Pugwash in the Pacific is not politically correct. No bones are made about the fact that Captain Pugwash and his crew are pirates. They use their bigger, faster ship to overcome smaller, slower ships, then they steal treasure. They laze about on their ill-gotten gains, soaking in the sun and surf, while innocent victims cry for their heads (not literally). Then another pirate, who is equally, um, pirate-y, gets sent up for Pugwash's crimes. The lesson here is, "being a pirate will lead you to the good life, but don't get caught. Oh, and it's ok for others to get blamed for the bad that you do."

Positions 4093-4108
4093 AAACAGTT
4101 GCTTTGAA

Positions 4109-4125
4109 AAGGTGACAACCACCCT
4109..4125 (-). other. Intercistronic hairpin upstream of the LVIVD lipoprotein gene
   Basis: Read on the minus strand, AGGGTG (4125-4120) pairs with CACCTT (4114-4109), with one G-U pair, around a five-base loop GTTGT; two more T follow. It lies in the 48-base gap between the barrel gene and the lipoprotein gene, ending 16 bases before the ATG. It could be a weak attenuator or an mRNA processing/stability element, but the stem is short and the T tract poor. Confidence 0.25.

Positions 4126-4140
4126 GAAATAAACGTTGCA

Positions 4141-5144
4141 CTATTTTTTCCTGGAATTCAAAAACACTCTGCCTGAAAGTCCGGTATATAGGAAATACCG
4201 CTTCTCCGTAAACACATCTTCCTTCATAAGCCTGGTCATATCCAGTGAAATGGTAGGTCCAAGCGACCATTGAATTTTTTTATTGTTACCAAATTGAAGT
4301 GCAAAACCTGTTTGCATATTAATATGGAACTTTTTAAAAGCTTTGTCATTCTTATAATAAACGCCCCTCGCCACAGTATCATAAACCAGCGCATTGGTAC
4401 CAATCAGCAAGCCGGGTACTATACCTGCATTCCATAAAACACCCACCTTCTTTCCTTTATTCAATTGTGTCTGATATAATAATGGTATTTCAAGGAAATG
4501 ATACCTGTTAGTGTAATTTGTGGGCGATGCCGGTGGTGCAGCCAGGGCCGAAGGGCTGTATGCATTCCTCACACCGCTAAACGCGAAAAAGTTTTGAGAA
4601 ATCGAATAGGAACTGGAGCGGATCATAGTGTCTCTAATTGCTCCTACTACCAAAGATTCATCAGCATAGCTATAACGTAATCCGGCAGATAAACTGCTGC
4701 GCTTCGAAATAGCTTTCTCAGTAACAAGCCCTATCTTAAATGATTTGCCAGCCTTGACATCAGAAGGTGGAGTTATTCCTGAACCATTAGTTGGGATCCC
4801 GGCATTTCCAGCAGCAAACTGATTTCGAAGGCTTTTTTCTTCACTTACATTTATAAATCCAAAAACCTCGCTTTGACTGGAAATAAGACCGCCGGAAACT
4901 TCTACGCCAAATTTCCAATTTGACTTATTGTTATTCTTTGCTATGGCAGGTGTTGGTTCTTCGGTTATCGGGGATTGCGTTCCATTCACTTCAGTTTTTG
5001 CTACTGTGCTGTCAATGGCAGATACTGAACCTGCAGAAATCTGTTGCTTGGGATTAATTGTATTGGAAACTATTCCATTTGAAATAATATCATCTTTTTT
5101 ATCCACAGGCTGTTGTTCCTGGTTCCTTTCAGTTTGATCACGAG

But the kids and I elect not to get hung up on the "lessons" in Captain Pugwash. We are reading a book about a pirate, after all. Pirates are not nice people. My nephew has been begging me for an adventure book. There is a high-seas battle, here. A ship's powder magazine explodes! Treasure, the British Royal Navy, and heaps of scallywags are strewn throughout this book. You don't read Captain Pugwash for the morals. You read Captain Pugwash for the stormy high-seas adventures, and for the humor that de-fangs these bumbling pirates.